6. Once agin, old business models looking for govenment protection to stay afloat. And, “Canadian Book Wholesalers calls on the government to require publicly funded institutions to buy their books solely from Canadian wholesalers”, how is this in the interest of saving taxpayer dollars?

    Unfortunately, this may come to fruition since it is already policy in other sectors in Canada, bike parts, music instruments, CDs, movies, all mandated that sellers MUST get their stock through Canadian wholesalers. To my knowledge none of these are not allow to buy directly from the manufacturer. Is all private sector like this?

    I know that’s the case for bike parts as I did a lot of research in this area. When I was building my bike, 8 years ago now, it was VASTLY cheaper for me to buy the parts mailorder from the US and pay the related import fees than it was to buy locally. We’re talking 50% to 100%, even more, cheaper. One outrageous example I commonly use is when Race Face first released the Atlas crankset. I bought it from the US (Pricepoint, I think, maybe Jensen USA) for $225 shipped to me. I couldn’t buy it locally for less than $500 and it averged closer to $600. Now the real kick-in-the-a$$…Race Face is a Canadian company. Another good example is my frame a, now old, 2003 Intense Spider. At the time, suggested retail price in Canada was $3699 which I bought at the end of the season for $2399. To buy it in the US (It is a US made product), I believe the original SRP was $1799 and at the end of the season you could get it as low as $1199 or even less than $1000 if you really looked around. There is enormous amount of markup by the Canadian wholesalers. It’s a racket!!!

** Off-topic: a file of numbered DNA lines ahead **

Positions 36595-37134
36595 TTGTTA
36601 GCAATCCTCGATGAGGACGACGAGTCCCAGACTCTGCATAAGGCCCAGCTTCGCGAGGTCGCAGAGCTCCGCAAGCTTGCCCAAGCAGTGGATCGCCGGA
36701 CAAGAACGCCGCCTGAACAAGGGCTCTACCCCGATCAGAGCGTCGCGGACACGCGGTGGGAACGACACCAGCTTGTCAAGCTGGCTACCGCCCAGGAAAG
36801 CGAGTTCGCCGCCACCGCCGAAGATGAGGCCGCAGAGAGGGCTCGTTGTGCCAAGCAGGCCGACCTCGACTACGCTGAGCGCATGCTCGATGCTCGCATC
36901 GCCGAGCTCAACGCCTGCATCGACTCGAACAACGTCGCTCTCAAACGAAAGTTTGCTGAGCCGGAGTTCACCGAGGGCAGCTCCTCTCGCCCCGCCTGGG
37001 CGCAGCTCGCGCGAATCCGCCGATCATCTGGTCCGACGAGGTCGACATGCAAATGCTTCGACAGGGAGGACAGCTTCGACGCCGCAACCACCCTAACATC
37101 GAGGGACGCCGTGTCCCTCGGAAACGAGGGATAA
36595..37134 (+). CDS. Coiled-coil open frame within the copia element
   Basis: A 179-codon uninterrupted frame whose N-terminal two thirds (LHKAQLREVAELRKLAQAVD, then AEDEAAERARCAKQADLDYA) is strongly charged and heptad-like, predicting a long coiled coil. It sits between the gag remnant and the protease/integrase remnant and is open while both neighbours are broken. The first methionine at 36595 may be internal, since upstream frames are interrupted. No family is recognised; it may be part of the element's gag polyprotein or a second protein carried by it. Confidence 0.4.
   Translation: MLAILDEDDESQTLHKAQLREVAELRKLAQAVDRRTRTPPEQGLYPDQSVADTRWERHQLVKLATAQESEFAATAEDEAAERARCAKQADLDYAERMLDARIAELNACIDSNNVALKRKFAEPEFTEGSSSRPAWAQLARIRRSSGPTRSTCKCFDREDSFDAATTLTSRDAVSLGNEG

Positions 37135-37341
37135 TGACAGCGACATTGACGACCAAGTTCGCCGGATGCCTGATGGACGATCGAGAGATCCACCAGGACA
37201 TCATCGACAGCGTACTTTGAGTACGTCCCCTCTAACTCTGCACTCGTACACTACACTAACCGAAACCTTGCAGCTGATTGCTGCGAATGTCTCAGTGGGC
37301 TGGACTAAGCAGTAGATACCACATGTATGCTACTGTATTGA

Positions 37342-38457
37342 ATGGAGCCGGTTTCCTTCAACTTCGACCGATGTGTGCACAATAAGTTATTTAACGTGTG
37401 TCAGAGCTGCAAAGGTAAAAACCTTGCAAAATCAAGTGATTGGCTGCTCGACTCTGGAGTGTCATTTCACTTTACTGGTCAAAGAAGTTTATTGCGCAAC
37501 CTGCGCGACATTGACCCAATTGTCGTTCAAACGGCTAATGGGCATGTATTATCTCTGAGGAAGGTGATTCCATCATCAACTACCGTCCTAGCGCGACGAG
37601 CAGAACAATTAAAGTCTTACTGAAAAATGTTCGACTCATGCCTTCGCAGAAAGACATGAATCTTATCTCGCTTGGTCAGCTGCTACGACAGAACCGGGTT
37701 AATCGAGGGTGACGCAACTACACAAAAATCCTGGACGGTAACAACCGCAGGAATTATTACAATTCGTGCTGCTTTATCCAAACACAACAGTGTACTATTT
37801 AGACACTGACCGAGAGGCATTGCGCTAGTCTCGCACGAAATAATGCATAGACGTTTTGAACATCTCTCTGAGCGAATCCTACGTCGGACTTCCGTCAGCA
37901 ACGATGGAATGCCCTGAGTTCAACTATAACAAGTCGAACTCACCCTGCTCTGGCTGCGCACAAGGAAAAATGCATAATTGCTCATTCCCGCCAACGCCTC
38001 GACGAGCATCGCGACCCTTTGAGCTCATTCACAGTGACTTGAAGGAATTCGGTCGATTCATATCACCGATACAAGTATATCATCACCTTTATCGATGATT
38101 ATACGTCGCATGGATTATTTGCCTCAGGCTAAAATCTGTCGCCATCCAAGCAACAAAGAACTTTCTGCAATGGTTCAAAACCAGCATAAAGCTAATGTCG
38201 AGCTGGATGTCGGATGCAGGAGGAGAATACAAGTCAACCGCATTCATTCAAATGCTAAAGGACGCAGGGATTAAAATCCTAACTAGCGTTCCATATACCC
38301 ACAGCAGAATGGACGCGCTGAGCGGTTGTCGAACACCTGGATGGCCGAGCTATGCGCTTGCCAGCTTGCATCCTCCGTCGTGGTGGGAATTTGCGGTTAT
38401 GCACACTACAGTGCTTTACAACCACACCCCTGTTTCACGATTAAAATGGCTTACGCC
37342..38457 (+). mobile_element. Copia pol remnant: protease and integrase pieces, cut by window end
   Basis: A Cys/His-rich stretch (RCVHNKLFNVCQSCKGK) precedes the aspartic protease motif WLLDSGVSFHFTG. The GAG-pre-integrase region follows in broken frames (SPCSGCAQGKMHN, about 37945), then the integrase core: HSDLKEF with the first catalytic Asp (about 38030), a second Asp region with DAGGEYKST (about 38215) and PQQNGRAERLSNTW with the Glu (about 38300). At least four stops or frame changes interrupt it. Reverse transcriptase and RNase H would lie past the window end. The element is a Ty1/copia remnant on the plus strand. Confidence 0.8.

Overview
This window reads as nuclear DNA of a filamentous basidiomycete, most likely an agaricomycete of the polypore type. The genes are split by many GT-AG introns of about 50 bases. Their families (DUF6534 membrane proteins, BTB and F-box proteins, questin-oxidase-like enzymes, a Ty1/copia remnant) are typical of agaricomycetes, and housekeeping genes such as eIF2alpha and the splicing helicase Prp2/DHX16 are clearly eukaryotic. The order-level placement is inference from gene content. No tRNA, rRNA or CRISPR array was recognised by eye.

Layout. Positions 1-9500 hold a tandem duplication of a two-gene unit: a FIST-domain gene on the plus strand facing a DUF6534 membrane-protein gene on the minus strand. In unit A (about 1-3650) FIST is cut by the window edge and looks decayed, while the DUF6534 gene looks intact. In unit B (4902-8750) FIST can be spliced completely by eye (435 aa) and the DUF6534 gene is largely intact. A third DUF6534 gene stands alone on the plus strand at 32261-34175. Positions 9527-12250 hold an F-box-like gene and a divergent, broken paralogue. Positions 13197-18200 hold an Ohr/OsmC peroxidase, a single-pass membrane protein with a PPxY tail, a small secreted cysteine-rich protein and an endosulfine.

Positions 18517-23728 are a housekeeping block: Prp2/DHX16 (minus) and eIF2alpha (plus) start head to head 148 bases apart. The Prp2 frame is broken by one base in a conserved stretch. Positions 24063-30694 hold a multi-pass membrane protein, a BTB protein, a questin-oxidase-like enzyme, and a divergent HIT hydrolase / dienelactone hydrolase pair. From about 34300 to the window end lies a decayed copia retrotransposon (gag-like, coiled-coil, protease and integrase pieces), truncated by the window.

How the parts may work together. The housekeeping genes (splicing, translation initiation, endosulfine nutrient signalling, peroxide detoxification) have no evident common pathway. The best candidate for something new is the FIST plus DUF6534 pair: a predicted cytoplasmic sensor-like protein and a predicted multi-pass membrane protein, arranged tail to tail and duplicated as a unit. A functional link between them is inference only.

Forcing the booksellers, or any seller for that matter, to go through central wholesalers is equivelent to price fixing as far as I’m concerned